Searcy, who is Black, said she witnessed one incident in which Newbauer forced three players, all of whom were Black, to throw away their clothing because he was displeased with their appearance.
“He didn’t like that they wore baggier or men’s clothing, as if they dressed like thugs,” Searcy said. “He had them go into the locker room and throw their clothes away. … As a Black woman I saw the pain and the fear in their eyes.”
Mikayla Hayes, who is also Black, played alongside Searcy and also recalled the incident involving the three players. She told ESPN Newbauer made her teammates go to the mall to get clothing that he thought would be more appropriate.
Hayes said Newbauer was particularly insensitive to teammates who were part of the LGBTQ+ community.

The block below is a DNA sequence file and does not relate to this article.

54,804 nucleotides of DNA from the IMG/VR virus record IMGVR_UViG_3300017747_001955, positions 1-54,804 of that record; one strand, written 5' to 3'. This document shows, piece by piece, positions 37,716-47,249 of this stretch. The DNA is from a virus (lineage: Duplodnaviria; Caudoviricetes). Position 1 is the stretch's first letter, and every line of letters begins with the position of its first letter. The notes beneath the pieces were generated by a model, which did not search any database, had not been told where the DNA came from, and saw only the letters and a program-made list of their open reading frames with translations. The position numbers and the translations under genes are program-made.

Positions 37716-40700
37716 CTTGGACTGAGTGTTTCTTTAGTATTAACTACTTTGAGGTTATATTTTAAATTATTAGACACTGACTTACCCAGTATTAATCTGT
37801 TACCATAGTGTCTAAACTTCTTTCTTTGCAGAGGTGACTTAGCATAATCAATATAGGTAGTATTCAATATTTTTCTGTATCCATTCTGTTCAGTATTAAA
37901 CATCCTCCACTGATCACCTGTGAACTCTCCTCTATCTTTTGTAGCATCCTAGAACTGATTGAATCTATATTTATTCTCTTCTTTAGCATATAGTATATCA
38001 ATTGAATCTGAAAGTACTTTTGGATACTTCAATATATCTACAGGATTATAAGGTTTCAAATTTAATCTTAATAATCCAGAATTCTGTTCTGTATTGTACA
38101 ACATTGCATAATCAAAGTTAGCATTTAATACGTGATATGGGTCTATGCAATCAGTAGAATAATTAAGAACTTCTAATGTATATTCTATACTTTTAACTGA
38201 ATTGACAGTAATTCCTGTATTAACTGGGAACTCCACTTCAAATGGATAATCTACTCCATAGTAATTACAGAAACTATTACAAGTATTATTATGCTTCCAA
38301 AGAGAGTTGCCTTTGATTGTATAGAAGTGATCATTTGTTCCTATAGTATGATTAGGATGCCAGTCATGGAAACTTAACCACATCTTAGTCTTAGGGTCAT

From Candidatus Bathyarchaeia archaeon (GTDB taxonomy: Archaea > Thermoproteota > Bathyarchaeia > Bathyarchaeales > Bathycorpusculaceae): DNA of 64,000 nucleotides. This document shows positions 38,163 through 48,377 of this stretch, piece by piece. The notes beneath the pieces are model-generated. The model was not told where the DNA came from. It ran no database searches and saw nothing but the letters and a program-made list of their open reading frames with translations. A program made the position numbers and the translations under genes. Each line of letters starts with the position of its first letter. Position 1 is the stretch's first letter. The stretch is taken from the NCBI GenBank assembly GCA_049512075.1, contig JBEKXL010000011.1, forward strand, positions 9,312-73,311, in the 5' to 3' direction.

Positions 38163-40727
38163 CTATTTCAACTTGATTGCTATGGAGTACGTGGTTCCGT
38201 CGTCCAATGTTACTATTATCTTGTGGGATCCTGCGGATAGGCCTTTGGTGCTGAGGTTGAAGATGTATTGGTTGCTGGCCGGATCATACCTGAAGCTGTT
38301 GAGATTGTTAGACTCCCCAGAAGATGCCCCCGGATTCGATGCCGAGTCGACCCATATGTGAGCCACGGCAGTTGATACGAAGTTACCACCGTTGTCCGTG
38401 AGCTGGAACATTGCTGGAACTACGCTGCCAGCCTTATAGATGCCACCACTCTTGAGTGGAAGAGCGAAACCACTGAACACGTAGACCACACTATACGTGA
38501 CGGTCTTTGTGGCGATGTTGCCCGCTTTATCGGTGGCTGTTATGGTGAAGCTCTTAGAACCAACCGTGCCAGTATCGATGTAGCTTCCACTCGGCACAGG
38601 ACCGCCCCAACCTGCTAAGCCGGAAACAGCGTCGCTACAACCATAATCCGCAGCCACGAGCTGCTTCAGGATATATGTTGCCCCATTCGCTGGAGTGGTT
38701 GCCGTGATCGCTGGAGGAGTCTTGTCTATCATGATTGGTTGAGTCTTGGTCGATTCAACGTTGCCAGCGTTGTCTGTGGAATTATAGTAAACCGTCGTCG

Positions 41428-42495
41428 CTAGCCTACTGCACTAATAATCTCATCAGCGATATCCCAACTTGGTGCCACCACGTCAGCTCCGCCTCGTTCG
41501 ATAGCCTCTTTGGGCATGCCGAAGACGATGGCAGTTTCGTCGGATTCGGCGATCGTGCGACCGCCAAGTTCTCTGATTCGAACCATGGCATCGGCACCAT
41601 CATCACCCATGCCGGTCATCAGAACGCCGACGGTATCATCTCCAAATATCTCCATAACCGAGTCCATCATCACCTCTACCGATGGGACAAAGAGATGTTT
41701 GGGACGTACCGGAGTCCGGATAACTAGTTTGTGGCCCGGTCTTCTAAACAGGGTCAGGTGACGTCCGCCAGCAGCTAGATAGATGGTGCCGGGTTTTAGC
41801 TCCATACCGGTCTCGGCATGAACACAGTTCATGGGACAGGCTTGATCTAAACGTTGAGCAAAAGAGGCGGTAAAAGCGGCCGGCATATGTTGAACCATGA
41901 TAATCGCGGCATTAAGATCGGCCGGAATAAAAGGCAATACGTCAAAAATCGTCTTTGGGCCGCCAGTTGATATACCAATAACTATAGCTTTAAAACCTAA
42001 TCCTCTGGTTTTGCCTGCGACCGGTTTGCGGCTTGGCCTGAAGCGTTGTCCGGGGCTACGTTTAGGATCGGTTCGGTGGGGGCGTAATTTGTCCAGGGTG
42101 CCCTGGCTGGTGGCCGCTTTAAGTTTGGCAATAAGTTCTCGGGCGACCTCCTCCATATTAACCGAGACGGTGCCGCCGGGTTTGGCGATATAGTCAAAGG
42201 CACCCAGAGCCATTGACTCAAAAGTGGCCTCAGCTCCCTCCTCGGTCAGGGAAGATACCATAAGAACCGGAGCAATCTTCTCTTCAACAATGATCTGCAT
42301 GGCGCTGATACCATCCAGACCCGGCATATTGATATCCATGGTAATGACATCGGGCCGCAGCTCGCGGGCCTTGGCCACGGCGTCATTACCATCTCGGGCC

“I had a lot of teammates who were gay and he would always tell them he didn’t like the way they looked or how they presented themselves,” Hayes said. Like Lorenzen, Hayes said Newbauer affected her self-esteem and love of the game. “It’s five years later and I’m just finally getting back to being myself again,” said Hayes, who is now a graduate student and center at Xavier.
The experience of Lorenzen, Searcy and Hayes, mirrors that of Cydnee Kinslow, a 6-2 forward, who played for Newbauer during the 2020-21 season.
Kinslow, who identifies as a member of the LGBTQ+ community, said at one point Newbauer called her into his office, had her view practice video of her slapping palms with a teammate and then proceeded to question whether the two were involved in an intimate relationship.